Sudden cardiac arrest. Those are three frightening words. And they are even scarier when they apply to children.

We’ve all seen the headlines: “Athlete collapses on the field, dies unexpectedly.” Anytime we hear of an athlete collapsing or a child falling and becoming unresponsive, it is an agonizing situation for all involved. As parents, we worry that it might happen to our kid, too. And worst of all, we fear that there is nothing we can do to protect our children from this awful fate.

Isn’t it our job as Mom and Dad to keep terrible things from happening to our little ones? It is our job, and yet it’s not humanly possible to do that all of the time. I think that’s one reason this topic of sudden cardiac arrest really haunts parents.

A little background information

The term “sudden cardiac arrest” simply means that the heart has unexpectedly stopped working. When this occurs, it can be fatal within minutes if left untreated.

Sudden cardiac arrest can happen whether a person is at rest or engaged in strenuous physical activity and can occur at any age. However, for those who have an underlying heart condition, athletic participation can make it more likely for the person to experience sudden cardiac arrest.

Certain heart problems that have gone undetected are often the cause when sudden cardiac arrest occurs. In general, these heart problems fall into one of three categories: problems with the structure or functioning of the heart, problems with the electrical activity of the heart, or outside influences such as drugs (illicit or prescription).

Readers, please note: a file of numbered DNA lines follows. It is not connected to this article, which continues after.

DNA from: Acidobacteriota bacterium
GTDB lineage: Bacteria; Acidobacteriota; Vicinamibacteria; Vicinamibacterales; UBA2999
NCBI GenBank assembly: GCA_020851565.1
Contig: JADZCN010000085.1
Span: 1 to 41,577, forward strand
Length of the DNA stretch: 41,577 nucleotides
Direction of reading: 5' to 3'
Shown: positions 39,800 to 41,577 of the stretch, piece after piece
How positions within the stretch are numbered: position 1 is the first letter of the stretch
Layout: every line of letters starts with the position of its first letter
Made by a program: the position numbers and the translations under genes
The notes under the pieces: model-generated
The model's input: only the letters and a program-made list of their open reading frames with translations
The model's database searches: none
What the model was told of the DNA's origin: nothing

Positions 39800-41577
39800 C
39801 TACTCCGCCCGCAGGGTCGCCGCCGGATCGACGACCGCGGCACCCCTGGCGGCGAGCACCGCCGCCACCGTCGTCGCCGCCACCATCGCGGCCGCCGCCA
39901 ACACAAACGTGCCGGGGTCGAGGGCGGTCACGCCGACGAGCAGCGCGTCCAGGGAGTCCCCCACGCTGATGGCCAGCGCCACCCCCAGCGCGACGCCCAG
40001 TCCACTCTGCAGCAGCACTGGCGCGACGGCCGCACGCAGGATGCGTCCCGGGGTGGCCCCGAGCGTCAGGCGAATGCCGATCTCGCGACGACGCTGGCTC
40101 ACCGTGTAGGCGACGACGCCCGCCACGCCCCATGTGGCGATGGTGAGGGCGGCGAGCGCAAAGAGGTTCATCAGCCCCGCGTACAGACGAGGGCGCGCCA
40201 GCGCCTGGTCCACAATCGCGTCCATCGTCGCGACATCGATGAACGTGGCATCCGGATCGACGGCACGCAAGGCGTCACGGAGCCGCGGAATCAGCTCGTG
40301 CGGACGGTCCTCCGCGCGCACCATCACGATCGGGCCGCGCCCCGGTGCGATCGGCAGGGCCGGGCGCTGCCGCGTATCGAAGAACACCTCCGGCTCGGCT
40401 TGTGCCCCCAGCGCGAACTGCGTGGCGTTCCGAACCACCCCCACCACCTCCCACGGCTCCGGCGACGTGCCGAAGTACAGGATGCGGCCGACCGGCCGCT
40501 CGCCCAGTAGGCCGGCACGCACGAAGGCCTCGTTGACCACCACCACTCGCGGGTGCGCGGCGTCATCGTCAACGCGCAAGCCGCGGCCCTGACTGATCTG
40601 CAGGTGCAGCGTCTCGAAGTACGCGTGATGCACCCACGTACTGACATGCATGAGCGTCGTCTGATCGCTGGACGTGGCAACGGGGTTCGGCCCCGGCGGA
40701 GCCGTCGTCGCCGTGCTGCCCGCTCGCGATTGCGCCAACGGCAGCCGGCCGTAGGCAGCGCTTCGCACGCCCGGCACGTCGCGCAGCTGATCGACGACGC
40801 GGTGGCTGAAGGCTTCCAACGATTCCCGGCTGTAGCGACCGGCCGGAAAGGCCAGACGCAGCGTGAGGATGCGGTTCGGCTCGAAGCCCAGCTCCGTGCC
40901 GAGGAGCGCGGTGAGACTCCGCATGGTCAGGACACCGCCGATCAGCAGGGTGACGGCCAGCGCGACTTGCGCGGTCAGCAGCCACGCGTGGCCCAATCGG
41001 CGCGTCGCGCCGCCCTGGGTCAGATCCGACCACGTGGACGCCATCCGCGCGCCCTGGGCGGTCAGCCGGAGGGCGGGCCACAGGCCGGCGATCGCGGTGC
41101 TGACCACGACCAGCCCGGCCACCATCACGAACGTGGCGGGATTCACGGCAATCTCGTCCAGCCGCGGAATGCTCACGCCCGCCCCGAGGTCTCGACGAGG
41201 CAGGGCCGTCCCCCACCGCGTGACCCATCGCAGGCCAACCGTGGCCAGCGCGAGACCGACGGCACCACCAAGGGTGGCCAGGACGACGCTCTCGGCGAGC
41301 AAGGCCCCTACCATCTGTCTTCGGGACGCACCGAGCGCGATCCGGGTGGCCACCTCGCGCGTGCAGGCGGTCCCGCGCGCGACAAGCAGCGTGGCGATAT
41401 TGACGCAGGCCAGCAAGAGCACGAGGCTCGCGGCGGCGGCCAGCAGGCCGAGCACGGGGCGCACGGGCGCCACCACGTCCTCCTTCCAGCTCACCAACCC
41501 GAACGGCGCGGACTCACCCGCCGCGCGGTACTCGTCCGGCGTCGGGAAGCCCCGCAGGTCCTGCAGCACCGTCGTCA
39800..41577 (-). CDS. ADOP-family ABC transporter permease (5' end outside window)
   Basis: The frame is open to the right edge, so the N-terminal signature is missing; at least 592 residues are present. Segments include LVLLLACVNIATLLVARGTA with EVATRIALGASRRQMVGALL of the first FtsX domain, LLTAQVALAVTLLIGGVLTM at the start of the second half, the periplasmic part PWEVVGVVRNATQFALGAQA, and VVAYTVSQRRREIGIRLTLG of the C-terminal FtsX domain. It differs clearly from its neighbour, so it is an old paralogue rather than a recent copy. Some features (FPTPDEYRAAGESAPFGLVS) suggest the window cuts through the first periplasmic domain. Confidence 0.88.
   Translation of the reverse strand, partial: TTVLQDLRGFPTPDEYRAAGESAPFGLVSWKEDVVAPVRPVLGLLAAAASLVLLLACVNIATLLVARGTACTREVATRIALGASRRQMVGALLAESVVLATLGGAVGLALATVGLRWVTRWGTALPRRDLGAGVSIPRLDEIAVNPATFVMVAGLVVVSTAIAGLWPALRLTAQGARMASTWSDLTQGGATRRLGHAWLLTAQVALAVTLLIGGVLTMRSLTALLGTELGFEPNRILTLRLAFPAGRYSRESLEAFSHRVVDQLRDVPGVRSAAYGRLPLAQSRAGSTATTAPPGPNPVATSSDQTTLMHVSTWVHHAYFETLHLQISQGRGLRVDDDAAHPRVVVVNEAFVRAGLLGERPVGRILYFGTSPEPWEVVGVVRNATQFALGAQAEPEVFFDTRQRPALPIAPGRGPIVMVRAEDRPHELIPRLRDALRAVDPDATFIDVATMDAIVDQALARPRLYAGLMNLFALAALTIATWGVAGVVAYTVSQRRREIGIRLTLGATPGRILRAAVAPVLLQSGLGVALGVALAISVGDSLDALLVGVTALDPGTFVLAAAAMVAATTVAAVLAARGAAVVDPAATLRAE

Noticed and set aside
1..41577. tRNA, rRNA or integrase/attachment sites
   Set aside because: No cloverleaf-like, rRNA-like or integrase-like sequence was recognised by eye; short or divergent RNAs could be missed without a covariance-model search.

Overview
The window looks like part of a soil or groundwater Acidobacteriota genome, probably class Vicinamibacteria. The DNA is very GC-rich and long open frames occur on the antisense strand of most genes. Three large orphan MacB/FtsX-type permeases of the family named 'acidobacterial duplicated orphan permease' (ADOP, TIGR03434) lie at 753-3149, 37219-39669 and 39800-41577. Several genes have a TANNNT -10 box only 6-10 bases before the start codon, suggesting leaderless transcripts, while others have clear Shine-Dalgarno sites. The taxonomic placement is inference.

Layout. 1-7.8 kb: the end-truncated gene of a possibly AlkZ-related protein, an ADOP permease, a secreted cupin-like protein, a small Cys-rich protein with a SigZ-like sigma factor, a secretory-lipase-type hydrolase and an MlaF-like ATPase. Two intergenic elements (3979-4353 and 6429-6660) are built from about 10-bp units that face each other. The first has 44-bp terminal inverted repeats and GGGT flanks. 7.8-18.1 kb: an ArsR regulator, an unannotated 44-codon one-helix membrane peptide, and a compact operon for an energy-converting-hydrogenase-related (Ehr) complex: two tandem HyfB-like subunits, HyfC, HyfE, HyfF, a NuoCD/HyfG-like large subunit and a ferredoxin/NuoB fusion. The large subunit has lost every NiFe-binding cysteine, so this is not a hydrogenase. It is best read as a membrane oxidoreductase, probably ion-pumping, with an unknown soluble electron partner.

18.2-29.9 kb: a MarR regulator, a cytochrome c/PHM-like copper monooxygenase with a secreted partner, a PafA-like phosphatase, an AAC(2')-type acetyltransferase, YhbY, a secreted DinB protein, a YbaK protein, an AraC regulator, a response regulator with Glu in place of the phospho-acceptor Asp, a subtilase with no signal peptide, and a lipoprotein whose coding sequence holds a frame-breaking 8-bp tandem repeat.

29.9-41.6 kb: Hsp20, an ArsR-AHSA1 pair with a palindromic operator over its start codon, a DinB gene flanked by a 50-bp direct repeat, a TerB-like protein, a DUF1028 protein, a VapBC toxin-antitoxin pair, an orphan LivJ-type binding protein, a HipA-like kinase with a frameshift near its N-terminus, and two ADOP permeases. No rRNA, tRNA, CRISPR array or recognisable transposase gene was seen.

Emerging research has identified many cardiac disorders, including several known to be an underlying cause of sudden cardiac death, that have been genetically linked. This means that these disorders often run in families, and an accurate family history is a key tool in identifying those at risk.

While it often seems that these unforeseen cardiac events happen with no warning, research has shown that about half of all victims of sudden cardiac arrest have some history of symptoms or a family history that might have indicated a problem.

There is widespread consensus that sudden cardiac arrest is devastating when it occurs, and we should be sure that children are properly screened to detect any underlying heart conditions. However there is disagreement about how these screenings should take place.

Let’s talk about it

This week, we hosted a webinar on “What every parent should know about sudden cardiac arrest” with Dr. Schwartz, pediatric cardiologist at The Heart Center at Arnold Palmer Hospital.

During this webinar, we discussed the warning signs you can look for in your child, how to be sure that your child has undergone proper screening prior to participating in sports, and how to prepare for an emergency should it happen.

Check out this informational webinar below, as Dr. Schwartz addresses the many concerns and issues revolving around sudden cardiac arrest and answers questions submitted by our viewers before and during the live chat.

Resources mentioned during the webinar:

Have a question? Ask it below in the discussion box to be submitted and answered by Dr. Schwartz.

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